October 17th marked a day to be remembered for all Canadians. All across the nation cannabis lovers are now able to freely and openly enjoy a toke or two – without needing a medical license. That’s right folks, Canada has become the second nation in the world to legalize cannabis across the country for recreational use. Maybe we should change our slogan from “the great white north” the the “great high green.” With over 12 million cannabis smokers in Canada, it’s a no brainer that this country is going to be living on cloud nine for a little while, but just what does it mean province by province to have cannabis legalized? Why don’t we take a look and see.
Since there are so many provinces and territories we have broken this post into two!
Over here on the west coast, British Columbia has put in motion the Cannabis Control and Licensing act which indicates that the legal age to smoke or buy cannabis is 19, same as with alcohol. In a public place adults are allowed to have up to 30 grams on their person, but just like with tobacco smoke, smoking cannabis is prohibited in the same places as cigarettes. You are also not allowed to smoke on school property or in a vehicle. If you want to grow in your house you are allowed to have up to four plants, however those plants can not be visible from off the property and are not allowed in homes that double as day care. Landlords and condo councils are allowed to restrict the growth of plants on their property as well as put a ban on smoking on the property. The cannabis retail licensing regime is similar to the current liquor license regime and wholesale distribution and is controlled by the Liquor Distribution Branch, it will allow for public and private storefronts with a government run website.
In Alberta the Gaming and Liquor Commission is going to distribute cannabis products similar to how they currently distribute alcohol. The AGLC will issue private retailers licenses, however cannabis shops are to be physically separate from alcohol and tobacco shops and are not allowed to sell anything other than cannabis and cannabis related products. Just like alcohol, the age to legally consume cannabis has been set to 18. The government has announced that in the first year of legalization they will issue 250 licenses for retailers with the condition that the shops be at least 100 meters from any school or health care facility. The government has also said that anyone under the legal age is prohibited from entering a dispensary – even with adult supervision. Consuming cannabis is banned in vehicles, but you are allowed to smoke pot wherever tobacco is permitted with some restrictions such as playgrounds, skate parks, sports fields and outdoor pools. You are allowed to grow up to 4 plants per household however if you live in an apartment or condo you may be banned from doing so based on your rental agreement.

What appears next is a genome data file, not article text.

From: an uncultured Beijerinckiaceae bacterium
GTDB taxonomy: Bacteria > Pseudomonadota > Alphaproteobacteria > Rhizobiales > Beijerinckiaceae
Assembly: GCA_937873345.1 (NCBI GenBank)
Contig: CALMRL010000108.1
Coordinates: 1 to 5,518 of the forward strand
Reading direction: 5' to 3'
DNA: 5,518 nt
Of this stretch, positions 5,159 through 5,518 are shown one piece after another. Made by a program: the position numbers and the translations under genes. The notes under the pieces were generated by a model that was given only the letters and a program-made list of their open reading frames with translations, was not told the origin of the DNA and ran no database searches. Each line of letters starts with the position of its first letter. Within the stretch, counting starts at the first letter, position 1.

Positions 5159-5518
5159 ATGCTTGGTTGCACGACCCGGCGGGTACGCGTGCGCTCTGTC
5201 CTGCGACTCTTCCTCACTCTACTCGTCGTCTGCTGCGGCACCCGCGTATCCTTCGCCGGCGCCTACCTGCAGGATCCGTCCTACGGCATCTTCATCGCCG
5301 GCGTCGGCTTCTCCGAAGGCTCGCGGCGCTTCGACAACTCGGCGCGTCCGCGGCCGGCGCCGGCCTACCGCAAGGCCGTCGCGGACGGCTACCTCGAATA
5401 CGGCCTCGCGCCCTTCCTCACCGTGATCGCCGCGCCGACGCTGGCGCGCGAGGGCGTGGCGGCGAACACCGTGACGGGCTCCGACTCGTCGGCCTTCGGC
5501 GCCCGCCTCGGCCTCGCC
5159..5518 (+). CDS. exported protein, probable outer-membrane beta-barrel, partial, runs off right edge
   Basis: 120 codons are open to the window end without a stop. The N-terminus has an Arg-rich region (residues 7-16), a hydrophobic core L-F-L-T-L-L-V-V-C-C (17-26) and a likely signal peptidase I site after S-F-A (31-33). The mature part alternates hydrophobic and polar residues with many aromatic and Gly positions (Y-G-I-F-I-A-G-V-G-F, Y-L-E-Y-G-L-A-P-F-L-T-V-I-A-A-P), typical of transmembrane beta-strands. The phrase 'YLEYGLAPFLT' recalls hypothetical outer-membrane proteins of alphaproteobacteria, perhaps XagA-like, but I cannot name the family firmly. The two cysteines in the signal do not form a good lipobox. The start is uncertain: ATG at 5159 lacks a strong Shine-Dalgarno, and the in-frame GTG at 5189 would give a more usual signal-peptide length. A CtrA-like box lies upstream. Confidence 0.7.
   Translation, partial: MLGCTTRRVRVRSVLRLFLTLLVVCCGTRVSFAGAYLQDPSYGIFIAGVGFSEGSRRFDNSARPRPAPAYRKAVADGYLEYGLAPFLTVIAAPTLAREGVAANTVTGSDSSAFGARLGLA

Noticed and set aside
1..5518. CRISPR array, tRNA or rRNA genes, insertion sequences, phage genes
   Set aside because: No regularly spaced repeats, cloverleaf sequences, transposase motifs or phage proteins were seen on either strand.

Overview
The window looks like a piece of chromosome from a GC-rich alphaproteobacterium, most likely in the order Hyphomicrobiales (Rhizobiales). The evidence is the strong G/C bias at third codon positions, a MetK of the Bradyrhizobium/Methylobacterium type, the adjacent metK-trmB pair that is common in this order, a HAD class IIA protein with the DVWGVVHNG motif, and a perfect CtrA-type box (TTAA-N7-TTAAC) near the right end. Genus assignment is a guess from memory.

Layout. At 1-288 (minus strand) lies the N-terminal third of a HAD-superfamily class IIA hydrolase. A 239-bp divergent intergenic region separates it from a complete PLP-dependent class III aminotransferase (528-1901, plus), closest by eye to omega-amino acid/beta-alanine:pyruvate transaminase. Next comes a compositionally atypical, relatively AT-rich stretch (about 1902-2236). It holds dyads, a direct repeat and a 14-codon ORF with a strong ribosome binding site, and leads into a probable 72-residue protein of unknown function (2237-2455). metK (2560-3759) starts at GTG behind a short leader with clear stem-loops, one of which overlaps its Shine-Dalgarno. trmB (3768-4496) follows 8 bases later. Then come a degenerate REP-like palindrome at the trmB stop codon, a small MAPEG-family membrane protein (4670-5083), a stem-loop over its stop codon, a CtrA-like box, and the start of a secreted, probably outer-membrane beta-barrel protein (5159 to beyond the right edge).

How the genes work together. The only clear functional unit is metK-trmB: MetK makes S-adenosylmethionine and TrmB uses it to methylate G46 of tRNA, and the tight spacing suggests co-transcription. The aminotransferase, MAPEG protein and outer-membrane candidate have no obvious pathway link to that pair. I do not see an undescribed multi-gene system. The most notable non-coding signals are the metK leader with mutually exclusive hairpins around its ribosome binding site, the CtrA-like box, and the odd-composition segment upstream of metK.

The legal age to possess and consume cannabis in Saskatchewan has been set to 19, however all consumption must be done on private property. There is no smoking in public, even in places where cigarettes are allowed. The sale of cannabis is being handled by the private sector and 60 permits are to be handed out to operators in 40 municipalities and First Nations communities. Within the first three years of legalization the number of permits will be restricted by the government. The Saskatchewan Liquor and Gaming authority will regulate the sale of cannabis, however municipalities can decide on their own whether or not they will allow any store fronts to open. If you want to grow plants in your own home you are allowed up to four plants, but they can not be visible from off your property.
While you may be able to purchase alcohol at 18 in Manitoba, you will have to wait until you are 19 until you can legally purchase and consume cannabis. The Liquor and Gaming Authority of Manitoba will be regulating the sale of cannabis across the province, but each municipality can ban sales by referendum. Cannabis smoking is banned in most public places, it will follow the same rules as tobacco and alcohol. If you can not smoke a cigarette or drink in a specific location you can’t smoke pot there either. You are able to smoke in your residence, however if you live in a rented dwelling your landlord can ban smoking on the property. Recreational cultivation of cannabis is banned in private residences. Sales will be taking place through an online distributor or through privately run storefronts.
Sales of cannabis will be done through the Nunavut Liquor and Cannabis Commission both online and at privately run storefronts. Communities in Nunavut will be required to be consulted before any cannabis store can be opened, this applies to lounges as well. You will be allowed to cultivate cannabis for recreational use as according to the cannabis act.
In the North West Territories residents can purchase cannabis at the age of 19 and can legally carry up to 30 grams in public. Products will be sold in liquor stores and will be regulated by the Liquor Commission. You are not allowed to smoke in public places that are frequented by children, or that tobacco smoking would be prohibited. You are allowed to grow up to four plants in your home unless restricted by your landlord.
Cannabis can be legally purchased at the age of 19 from a Yukon Liquor Corporation licensed retailer as well as online. Consumers are allowed to possess up to 30 grams of dried cannabis. Currently there is only one area zoned for retail cannabis stores and that is Marwell.
So far cannabis laws are looking pretty similar to those of alcohol and tobacco in most provinces. It’s definitely worth reading your specific provinces in depth cannabis act and knowing what you can and can not do. Knowing your laws is the half the battle in staying safe and enjoying recreational cannabis use with no hassle.
Coming soon, the Eastern provinces of Canada.